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BMG to Post New Music on Web

Internet: Record label will make forthcoming albums and singles downloadable for a fee.


Committing itself more dramatically to the Internet than any other major record label, BMG Entertainment announced Tuesday that consumers will be able to download all of BMG's forthcoming albums and singles from the Web.

That promise came even though BMG, whose artists include such pop-chart toppers as Christina Aguilera and Carlos Santana, continues to work out the details of how consumers will buy and play its downloadable music. The company made its first 100 songs and albums available for downloading Tuesday, but only at the Lycos Web site and in only one of the many popular formats for digital music.

BMG's four largest competitors--Seagram, EMI, Time Warner and Sony--have unveiled competing programs for online distribution this year. For the most part, these technologies are considered too unwieldy and too expensive and have sparked virtually no interest from Internet music fans.

So far, none of the giant music conglomerates has been able to come up with a practical alternative to popular file-swapping technologies such as Napster, which have attracted millions of users who continue to trade thousands of unauthorized copyrighted songs per day.

BMG's initial roll-out suffers from many of the same compatibility and portability shortcomings that plague the other major labels' Internet offerings. For example, so far, none of the songs can be loaded onto a portable music player--they're wedded to the first computer they're played on.

Kevin Conroy, the label's chief marketing officer and president of new technology, stressed that the system would improve. Even with the current limits, he said, BMG was still giving consumers what they want most of all: a legitimate, reliable and easy-to-use source of downloadable music from popular artists.

It's not giving consumers a discount, though. The download prices range from $1.98 to $3.49 for singles and from $9.98 to $14.98 for albums.

The first batch, which includes three singles from Santana and Aguilera's second-to-last album, was picked because it's among the most popular material on BMG's labels, Conroy said.

In addition to making all new releases available for downloading, the company plans to add a steady diet of previously released songs and albums, he said.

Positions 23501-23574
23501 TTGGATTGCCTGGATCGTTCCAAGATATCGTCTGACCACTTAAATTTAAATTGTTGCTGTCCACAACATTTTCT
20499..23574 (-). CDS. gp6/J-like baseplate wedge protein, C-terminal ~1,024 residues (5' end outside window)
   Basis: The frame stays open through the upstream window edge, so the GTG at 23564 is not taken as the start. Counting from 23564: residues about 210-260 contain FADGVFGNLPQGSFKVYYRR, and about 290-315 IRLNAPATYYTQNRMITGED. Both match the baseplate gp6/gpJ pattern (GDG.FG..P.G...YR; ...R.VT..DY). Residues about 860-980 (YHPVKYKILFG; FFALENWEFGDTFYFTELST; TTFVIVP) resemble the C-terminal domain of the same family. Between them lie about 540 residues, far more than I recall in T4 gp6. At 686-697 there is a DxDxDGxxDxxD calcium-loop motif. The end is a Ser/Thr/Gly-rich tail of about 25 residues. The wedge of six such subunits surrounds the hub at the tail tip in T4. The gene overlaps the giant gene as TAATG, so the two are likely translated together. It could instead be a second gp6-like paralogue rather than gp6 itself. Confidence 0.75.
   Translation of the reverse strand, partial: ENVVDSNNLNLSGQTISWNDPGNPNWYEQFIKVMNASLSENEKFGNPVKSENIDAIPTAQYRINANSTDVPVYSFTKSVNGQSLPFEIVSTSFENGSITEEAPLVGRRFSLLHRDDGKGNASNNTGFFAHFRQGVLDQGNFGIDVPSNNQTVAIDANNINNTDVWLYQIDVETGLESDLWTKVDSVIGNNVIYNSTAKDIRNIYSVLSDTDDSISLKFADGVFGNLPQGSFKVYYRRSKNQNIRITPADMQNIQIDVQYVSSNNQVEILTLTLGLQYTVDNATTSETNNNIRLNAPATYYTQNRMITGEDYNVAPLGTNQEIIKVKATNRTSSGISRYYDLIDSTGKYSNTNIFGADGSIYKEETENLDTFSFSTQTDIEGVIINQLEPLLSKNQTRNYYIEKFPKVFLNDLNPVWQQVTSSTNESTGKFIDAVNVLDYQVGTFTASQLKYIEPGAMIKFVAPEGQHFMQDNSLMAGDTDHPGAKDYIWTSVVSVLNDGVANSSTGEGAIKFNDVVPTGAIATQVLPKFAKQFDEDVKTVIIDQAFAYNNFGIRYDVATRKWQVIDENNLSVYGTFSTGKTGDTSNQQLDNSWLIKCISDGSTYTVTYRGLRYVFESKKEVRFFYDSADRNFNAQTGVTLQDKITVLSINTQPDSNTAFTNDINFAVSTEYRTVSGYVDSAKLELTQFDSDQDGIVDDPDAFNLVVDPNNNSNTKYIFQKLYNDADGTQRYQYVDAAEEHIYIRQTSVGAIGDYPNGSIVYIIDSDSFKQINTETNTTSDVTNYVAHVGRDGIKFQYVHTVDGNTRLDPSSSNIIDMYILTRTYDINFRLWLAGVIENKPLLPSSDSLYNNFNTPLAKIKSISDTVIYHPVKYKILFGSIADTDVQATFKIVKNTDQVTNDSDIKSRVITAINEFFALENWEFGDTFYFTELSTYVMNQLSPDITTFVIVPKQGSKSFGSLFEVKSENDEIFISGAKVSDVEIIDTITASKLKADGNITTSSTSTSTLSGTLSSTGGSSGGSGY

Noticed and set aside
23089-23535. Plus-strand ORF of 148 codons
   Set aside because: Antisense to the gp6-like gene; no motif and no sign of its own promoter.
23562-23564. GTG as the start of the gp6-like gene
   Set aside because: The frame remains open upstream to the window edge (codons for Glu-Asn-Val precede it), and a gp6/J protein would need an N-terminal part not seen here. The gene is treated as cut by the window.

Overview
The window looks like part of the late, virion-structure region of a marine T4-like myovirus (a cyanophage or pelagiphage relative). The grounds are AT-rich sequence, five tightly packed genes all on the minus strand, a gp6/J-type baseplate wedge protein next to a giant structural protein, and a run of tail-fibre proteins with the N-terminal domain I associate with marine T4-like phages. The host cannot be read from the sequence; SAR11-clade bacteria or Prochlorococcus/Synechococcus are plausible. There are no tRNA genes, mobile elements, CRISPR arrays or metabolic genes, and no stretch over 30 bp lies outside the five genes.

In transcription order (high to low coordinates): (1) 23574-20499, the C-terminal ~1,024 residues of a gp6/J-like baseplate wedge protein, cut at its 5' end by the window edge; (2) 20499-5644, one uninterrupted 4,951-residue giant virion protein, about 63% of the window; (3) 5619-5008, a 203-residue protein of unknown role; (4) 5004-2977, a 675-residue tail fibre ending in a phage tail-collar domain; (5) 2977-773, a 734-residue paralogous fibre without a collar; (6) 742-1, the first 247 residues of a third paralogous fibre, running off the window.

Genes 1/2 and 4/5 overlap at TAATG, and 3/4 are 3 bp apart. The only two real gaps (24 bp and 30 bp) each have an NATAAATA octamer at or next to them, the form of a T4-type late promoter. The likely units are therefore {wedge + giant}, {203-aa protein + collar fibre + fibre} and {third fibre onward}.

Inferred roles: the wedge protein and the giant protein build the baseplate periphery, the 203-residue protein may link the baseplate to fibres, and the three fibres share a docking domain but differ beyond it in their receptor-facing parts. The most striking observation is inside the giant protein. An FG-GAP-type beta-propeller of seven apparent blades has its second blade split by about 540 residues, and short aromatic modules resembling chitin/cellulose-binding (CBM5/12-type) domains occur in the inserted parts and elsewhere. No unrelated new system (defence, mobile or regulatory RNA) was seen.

By the holiday season, BMG hopes to have as many as 2,500 titles available for downloading.

Some of BMG's competitors have made more downloadable music available on a trial basis, but none has committed to offering downloadable versions of all new releases.

Still, all are ramping up their efforts to distribute music through the Internet, spurred by the challenge from such online music-trading sites as Napster Inc.

But like the other major labels, BMG isn't selling music in the most popular downloadable format, MP3. Instead, the label is selling files in the AAC format--an advanced version of MP3--encrypted so they can't be copied and traded freely over the Internet.

The files boast better sound quality than the typical MP3, but the initial versions aren't compatible with most software needed to play music on a computer or portable device.

Consumers rushing to Lycos to download Patti Smith's "Lo and Beholden," for example, can't play it without the latest version of MusicMatch jukebox--a large piece of software that takes more than an hour to download over a dial-up modem.

Conroy said it's just a matter of time before other jukebox programs and portable players adapt to the format chosen by BMG.

In the meantime, though, consumers who buy downloadable files have to use several programs to play all the music they purchase.

By contrast, those who get music for free off Napster, Gnutella or other sources of MP3 files--possibly in violation of the labels' and artists' copyrights--can with one program play all their music, transfer it to almost any portable device, and record it onto their own CDs.

Lycos is a strategic marketing partner of BMG and its parent company, Bertelsmann. In the future, BMG plans to offer its downloadable tunes through several other, unaffiliated online retailers, including Tower Records, Wherehouse Music and Best Buy.

Through those retailers, consumers will be able to find and buy both CDs and downloadable files in one fell swoop. That's not the case yet at Lycos, where consumers have to make a separate trip to Barnes & Noble's Web site to buy CDs.

When it announced its downloading plans in April, BMG said it would also use Microsoft technology. But that technology was notably absent from the initial roll-out, and Nathaniel Brown, a BMG spokesman, said the companies were still negotiating.

Instead, BMG is using software from InterTrust Technologies Corp. to protect against piracy.

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